In my area, Zone 5 of Northern Indiana, now is a great time for dividing perennials. It is really easy to find ideal spots for your divisions as the plants are sending up their shoots (see photo to right). For example, in my yard, I have lots of hostas. Hostas need to be divided every few years in order to perform well in the landscape. Due to their size and fairly delicate leaves, Hostas can be difficult to divide in the fall; although they can be divided in either the fall or spring. I prefer to do mine in the spring since it's so much easier.
By looking straight down onto a Hosta plant that needs to be divided, you will usually see some clumps of leaf shoots. They are often like small circles (see photo to left). In order to divide them up nicely, you will need to dig up the entire plant. First, be sure to remove any debris in and around the plant. You'll see in my photos, that fallen leaves litter the plant. They should be removed before starting this process. Start by digging a circle around the entire plant with your shovel. Your circle should be a few inches away from the edge of the plant. Then, use your shovel to gently lift the plant and all of it's roots. Once your plant is loose, you can use a shovel, spade, or other flat garden tool to divide the clumps. Simply slice through the plant, top to bottom, in the desired areas. Then, you can lift the divided clumps and plant them in new places or give them to friends. I planted mine in a new place in my shady garden, and then added a slow release fertilizer (see photo below). Regular water is also very important, as it is with any newly planted plant.

Thursday, April 19, 2007

Magazine Inspiration

Twisted Chick Creations a.k.a. Flaxychick (see my blog links to the right) challenged her blog readers to use a magazine ad as an inspiration for a card. As I was flipping through my House and Garden magazine, I saw an ad that would be PERFECT! The layers of the appliances immediately stood out as a fun card layout. The font colors (blues and lavender) inspired the color scheme. The font style inspired the swirly Cuttlebugged background (which I rubbed with Lavender metallic ink). The Harlequin style paper is made by My Mind's Eye. I used my "Like it a Latte" stamps for the coffee cup and the sentiment, because it was really the only kitchen related stamp set that I had! The steam for the coffee cup is stamped with Staz-on ink on acetate, and then cut out. I got the idea for that trick from "labullard" at Splitcoaststampers. Thanks for the idea Linda! The blue panel that the sentiment is stamped on is popped using 3-D Zots.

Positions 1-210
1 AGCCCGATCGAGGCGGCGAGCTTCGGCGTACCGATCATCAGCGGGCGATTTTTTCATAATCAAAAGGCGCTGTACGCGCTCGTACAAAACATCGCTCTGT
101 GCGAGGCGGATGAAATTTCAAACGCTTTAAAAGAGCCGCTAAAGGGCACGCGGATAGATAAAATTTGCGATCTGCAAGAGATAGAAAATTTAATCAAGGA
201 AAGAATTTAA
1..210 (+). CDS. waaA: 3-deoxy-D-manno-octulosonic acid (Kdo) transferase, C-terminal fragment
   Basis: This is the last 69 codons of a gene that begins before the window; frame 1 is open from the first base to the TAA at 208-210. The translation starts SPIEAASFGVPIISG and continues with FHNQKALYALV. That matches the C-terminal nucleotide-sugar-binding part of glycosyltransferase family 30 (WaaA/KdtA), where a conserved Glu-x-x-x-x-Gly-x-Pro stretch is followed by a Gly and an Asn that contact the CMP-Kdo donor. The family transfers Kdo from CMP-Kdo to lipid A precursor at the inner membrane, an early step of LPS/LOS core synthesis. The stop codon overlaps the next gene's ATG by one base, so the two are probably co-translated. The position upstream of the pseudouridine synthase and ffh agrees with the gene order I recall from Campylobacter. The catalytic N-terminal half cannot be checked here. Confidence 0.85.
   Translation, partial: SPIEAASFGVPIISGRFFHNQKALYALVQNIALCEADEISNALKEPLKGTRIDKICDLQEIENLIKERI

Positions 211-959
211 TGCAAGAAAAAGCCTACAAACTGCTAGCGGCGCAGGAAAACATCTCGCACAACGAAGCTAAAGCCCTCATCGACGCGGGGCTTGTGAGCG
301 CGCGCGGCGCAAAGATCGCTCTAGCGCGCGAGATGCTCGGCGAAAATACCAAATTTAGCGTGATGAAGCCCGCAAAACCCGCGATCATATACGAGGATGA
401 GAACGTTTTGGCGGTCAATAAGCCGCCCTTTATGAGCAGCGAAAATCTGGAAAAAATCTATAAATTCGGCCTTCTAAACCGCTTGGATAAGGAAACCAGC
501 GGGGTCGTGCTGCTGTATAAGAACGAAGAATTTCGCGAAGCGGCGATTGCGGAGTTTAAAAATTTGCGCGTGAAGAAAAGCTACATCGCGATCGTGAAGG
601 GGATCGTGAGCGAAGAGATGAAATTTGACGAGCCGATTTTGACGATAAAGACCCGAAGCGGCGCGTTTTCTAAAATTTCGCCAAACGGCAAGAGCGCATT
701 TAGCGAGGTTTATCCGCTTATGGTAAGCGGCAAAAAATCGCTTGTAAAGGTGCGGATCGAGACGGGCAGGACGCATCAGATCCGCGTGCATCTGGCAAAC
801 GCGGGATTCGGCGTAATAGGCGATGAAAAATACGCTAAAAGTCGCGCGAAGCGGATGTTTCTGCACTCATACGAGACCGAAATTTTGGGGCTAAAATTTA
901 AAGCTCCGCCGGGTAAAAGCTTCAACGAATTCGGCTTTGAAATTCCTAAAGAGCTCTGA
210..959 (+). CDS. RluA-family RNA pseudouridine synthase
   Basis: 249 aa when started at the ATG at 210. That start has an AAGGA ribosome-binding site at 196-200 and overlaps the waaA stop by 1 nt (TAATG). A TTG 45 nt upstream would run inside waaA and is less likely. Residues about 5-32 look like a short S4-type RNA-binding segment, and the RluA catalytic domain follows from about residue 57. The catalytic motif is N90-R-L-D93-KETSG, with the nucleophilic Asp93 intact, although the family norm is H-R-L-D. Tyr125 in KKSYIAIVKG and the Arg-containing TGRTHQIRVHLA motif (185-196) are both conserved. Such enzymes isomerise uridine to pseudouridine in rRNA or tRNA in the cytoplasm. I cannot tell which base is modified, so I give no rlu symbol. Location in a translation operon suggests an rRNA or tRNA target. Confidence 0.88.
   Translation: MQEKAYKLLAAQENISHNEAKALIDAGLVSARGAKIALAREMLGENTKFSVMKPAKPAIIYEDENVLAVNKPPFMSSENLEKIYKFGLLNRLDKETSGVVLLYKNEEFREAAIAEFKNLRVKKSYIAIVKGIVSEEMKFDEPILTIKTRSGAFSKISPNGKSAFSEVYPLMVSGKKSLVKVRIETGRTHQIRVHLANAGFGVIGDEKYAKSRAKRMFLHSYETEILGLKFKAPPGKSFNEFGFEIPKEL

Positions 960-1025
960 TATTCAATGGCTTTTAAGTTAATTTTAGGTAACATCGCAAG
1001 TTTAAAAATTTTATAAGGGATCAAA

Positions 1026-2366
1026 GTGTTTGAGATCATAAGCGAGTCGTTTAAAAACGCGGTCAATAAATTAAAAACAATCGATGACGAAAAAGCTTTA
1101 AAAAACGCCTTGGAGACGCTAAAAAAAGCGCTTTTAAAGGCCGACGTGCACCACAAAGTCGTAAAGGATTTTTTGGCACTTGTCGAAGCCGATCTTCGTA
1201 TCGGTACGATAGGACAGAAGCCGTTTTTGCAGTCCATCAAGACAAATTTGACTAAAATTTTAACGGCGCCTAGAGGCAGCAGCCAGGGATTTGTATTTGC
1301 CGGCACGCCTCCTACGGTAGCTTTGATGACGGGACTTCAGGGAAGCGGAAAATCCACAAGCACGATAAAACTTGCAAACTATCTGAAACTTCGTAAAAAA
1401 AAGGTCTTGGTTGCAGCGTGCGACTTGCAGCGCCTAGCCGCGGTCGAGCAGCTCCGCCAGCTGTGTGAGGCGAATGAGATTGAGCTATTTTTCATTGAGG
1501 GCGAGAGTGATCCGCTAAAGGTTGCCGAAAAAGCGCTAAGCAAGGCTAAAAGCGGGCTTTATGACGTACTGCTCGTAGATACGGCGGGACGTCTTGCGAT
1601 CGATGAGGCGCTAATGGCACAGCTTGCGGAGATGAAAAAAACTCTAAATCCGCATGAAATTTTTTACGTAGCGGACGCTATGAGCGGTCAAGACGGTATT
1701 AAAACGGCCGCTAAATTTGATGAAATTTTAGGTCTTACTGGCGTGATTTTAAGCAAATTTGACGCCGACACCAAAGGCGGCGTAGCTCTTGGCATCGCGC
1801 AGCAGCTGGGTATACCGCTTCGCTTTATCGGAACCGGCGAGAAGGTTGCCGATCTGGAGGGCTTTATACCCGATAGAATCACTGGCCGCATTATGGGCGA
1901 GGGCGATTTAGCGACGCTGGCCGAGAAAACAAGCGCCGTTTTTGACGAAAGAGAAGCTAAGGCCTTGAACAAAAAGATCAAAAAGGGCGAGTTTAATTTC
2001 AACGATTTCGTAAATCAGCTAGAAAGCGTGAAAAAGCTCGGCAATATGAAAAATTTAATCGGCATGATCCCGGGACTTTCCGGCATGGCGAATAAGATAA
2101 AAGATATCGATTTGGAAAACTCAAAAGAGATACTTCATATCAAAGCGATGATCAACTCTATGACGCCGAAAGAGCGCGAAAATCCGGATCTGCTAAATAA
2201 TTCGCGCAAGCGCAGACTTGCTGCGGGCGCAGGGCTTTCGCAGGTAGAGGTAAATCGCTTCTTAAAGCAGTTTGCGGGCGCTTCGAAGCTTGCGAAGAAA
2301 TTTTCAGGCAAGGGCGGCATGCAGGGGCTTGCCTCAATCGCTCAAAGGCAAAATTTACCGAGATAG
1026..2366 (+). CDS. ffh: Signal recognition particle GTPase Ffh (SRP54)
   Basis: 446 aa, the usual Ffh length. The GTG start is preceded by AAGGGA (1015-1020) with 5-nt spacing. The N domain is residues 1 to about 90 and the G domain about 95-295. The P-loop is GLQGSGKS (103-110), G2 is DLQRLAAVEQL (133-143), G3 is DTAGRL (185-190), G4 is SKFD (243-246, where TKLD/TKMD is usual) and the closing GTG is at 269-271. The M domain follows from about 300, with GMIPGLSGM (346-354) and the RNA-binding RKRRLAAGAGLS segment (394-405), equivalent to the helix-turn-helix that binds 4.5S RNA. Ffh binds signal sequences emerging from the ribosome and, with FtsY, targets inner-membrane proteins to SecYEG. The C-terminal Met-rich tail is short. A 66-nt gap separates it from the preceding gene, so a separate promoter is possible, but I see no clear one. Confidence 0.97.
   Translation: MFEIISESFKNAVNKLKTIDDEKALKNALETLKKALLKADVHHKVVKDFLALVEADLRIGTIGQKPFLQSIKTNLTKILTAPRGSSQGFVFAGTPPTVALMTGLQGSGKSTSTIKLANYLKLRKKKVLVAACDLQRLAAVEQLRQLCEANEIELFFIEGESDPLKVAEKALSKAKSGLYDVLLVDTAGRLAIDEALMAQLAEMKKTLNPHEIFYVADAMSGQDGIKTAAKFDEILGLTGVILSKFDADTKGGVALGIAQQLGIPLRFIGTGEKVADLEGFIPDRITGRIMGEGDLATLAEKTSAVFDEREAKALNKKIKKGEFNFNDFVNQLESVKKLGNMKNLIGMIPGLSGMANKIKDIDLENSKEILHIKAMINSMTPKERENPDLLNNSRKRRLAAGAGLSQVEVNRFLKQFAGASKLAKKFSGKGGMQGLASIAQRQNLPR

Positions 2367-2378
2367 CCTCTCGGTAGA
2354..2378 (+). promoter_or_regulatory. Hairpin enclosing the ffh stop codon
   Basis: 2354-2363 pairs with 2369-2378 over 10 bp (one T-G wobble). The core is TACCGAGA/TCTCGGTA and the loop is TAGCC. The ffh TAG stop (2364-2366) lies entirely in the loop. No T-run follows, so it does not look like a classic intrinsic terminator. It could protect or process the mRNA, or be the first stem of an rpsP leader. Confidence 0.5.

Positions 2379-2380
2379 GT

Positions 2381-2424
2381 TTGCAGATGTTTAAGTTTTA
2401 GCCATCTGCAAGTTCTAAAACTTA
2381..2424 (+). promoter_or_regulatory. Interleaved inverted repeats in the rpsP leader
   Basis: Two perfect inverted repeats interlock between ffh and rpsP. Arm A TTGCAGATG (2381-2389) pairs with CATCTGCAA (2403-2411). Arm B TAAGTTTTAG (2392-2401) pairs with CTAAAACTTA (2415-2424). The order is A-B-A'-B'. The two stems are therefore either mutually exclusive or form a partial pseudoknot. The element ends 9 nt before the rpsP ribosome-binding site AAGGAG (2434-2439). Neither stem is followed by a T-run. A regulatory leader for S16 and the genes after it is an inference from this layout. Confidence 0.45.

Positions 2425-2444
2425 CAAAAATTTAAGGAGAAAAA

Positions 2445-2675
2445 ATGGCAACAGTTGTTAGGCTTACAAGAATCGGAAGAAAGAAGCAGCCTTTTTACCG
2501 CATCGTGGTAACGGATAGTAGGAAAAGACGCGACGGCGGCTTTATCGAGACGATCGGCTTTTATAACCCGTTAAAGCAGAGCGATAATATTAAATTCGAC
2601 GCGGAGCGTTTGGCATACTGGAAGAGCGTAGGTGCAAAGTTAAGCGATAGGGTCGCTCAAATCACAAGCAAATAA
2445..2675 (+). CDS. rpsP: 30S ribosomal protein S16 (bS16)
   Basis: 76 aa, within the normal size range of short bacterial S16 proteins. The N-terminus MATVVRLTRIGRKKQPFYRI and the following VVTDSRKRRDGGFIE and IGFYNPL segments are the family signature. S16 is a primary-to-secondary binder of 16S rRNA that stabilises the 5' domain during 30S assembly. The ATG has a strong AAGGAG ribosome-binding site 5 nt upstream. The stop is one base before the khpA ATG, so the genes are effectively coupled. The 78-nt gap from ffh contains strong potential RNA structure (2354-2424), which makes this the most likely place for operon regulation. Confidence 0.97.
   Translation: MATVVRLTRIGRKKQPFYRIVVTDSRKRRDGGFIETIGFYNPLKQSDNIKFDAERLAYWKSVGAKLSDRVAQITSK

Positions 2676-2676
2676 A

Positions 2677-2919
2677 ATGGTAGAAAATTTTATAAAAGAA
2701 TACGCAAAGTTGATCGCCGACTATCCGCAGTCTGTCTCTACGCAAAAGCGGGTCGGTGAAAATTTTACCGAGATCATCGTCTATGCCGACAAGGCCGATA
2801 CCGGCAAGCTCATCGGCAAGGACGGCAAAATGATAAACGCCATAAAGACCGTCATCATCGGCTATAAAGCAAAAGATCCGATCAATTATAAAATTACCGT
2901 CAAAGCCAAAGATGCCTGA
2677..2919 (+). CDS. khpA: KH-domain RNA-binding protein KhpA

Thanks for the inspiration Flaxychick! I'll definitely be using magazine ads for inspiration again!
Better view of the card.

Primas, Primas, everywhere!

I just love Prima flowers. Prima flowers are just like any other fabric flower embellishment, but they aren't made of the thin slippery fabric that most faux flowers are made from. They are much thicker, and almost feel like a soft velvety paper. Their quality is a big step above most other flower embellishments. They are a little on the pricey side though, so you have to use them wisely, but you do get a lot of flowers in each container so I guess that makes up for the initial sticker-shock. They also come in really cute containers that can be re-used for something else. My favorite one is the one that looks like a milk bottle. It has a label that says "got flowers?" It's really way too cute!

So, yesterday, I got out my brand new Primas. They are little hydrangea blossoms, and for whatever reason, I was inspired to make an entire cluster of them. I love how this card turned out, but it's definitely one for hand-delivery only! I paper-pieced the stem and leaf, and arranged the primas so they looked similar to a real hydrangea cluster. Then, I used a small dot of "icicle" stickles in the center of each blossom. I also added dots of stickles on the cut-out corners of the green panels. This one was really fun and simple to make!

Monday, April 16, 2007

Trifold Card

Wow! This is a really fun style of card to make. Following Beate's tutorial on Splitcoaststampers, makes each step easy. Basically, the process goes like this. Cut a piece of cardstock to 3.5" by 10.5". Score it 3.5" in and 7" in from the left side. This gives you three equal panels. Score diagonals on each of the side panels, making sure they go in the same direction. Fold one square panel in, and then the triangle up. Then, fold the other square in, and then the triangle down. Add your decorative panels and images, and tie it all up with a ribbon. It's so simple and quick! Beate's tutorial (linked above) is much more detailed and shows step by step pictures, so I recommend reading the tutorial if you plan on making one.
I was inspired by my red and white floral designer paper. I love red and white as a color combo, but I don't typically use it. For some reason, I tend to stick to a softer color pallet. Anyway, I thought this was the perfect excuse to do something a little bit bolder. I used two layers of white Heidi Swapp flowers for my center image. Then, I added orange stickles to the inside of the flower. Stickles are a sparkly glitter glue, are acid free, and are really easy to apply to cards and scrapbook pages for accents. The interior of my card has the small flower image from Stampin' Up!'s Delight in Life set. I stamped it in Ruby Red ink, which matches my Ruby Red cardstock base.